[Back]


A  QUAINTE  PLACE
FOR  MURDER

by

Amelia Cooke


This is a work of fiction. All characters and events portrayed in this novel either are the product of the author's imagination or are used fictitiously.
Copyright © Joyce Gibbons   All rights reserved.
Published by JGHawaii Publishing Co., Hawaii, U.S.A.
Hawaii State Reg. I.D. #10477645
www.jghawaii.com

Chapter  1

August 24th

Keeping his eyes focused on the television, he held the beer can away and flipped the tab back with his thumbnail, then leaned forward to sip the oozing foam.

The Channel 12 News flashed to a reporter standing at the top of a cliff, pointing toward the edge where the tire marks were imprinted in the soft dirt. The ocean breeze became stronger, the floral print mini-dress whipped around her thighs, accenting the long shapely legs. Sun-streaked, blond hair blew across her coral-tinted lips. She turned her head to keep the hair away from her face, and held her skirt against her thigh with one hand, while speaking into the microphone, explaining how the young lovers had driven the car over the cliff into the ocean below.

He took another sip of beer as he watched intently with a taut smile on his lips. He still seethed at the memory of how she had ruined his life seven years ago, when she accidentally came across the child-porno pictures during the photo shoot for the high school yearbook. She had asked to use the bathroom in the back, and he had forgotten to put away the pictures lying on his work table before her appointment. She reported her observation to the school counselor, and his studio was raided by the police, followed by a swarm of reporters. He couldn't show his face anywhere without being recognized.

He was sentenced for the pornography, but due to lack of evidence, he was spared a murder conviction of four boys he had photographed. Their bodies had been found buried in a shallow grave in the woods.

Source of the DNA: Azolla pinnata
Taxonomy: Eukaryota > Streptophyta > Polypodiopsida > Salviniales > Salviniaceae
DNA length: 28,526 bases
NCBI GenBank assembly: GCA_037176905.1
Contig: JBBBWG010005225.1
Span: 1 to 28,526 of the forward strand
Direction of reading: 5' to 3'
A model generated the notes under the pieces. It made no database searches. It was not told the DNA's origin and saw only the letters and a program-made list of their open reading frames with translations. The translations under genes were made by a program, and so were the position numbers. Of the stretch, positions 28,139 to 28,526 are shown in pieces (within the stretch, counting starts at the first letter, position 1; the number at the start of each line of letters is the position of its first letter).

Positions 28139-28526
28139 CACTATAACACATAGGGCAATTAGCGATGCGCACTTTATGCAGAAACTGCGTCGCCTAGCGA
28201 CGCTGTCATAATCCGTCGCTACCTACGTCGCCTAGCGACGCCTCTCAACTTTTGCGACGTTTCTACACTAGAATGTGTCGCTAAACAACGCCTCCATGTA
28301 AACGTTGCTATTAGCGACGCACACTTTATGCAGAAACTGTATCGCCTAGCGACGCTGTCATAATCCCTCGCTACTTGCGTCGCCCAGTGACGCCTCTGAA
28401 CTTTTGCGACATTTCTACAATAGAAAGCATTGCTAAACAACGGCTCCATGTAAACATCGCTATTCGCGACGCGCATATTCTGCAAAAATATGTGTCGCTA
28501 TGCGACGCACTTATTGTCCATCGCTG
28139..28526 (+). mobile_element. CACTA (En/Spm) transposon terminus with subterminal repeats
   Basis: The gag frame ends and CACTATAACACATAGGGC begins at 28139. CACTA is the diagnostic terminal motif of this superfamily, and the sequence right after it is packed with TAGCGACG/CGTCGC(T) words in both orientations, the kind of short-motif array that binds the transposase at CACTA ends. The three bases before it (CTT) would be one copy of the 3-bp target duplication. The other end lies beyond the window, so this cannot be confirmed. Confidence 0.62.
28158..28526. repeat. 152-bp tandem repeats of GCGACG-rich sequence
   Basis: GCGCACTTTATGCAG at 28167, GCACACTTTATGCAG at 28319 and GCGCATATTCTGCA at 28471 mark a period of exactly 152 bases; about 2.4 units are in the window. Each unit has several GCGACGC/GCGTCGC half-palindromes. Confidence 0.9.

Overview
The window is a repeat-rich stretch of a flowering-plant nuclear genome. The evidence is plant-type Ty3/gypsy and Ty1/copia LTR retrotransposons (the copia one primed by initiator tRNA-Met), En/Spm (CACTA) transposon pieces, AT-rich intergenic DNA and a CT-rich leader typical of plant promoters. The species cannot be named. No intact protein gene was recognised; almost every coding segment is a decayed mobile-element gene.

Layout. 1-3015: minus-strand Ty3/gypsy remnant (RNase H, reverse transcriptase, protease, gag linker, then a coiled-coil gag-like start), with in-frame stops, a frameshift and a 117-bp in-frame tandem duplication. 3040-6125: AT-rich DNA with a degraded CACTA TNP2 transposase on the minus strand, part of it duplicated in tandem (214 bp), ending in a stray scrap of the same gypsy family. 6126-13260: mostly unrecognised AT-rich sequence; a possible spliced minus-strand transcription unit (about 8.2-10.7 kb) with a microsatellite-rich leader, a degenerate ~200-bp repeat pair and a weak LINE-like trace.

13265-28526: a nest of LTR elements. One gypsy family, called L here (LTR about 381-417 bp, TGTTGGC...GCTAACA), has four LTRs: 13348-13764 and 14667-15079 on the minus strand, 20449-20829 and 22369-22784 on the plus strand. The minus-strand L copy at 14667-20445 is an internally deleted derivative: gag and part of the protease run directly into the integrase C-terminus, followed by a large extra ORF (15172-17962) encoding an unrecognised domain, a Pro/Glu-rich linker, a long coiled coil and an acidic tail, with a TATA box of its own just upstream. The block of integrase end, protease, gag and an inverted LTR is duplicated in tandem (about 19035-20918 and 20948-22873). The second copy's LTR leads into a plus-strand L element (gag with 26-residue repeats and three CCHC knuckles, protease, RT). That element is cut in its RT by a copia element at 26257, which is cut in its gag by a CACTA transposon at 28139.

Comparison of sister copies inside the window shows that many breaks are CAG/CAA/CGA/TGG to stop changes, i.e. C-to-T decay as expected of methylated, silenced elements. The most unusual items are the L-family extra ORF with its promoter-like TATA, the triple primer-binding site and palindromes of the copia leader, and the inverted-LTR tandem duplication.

When finally released on parole, he was trimmer, having lost the flab. He switched to contact lenses and dyed his hair, giving him a younger appearance. Then, with a new identity and new location, he began to rebuild his life.

He had waited a long time to get his revenge. Over the years he dreamed and planned an elaborate scheme to take care of her along with the others. He had a hard time finding her, and when she showed up here, he couldn't believe his luck. Smiling, he took another sip of the ice-cold brew as he thought of how she had not even recognized him. How easy it was going to be. Now all his plans had been completed and he was ready to set them in motion . . . right down to the correct dates. He had called the hotel this afternoon, and confirmed the date of arrival next month of the final one. He had decided Detective Sam Knight should receive the notes. After all . . . he seemed to share the same opinion of this lovely bitch.

He lifted the can in salute to the screen when the camera zoomed in for a close-up of the reporter's face, emphasizing the light tanned complexion, and azure blue eyes, while he listened to her announce, "This is Kelly Daye, reporting from Stoney Point in Quainte."

"Yes, my sweet, all my plans are ready . . . soon you will have . . .  and be . . . the scoop of the year," he chuckled.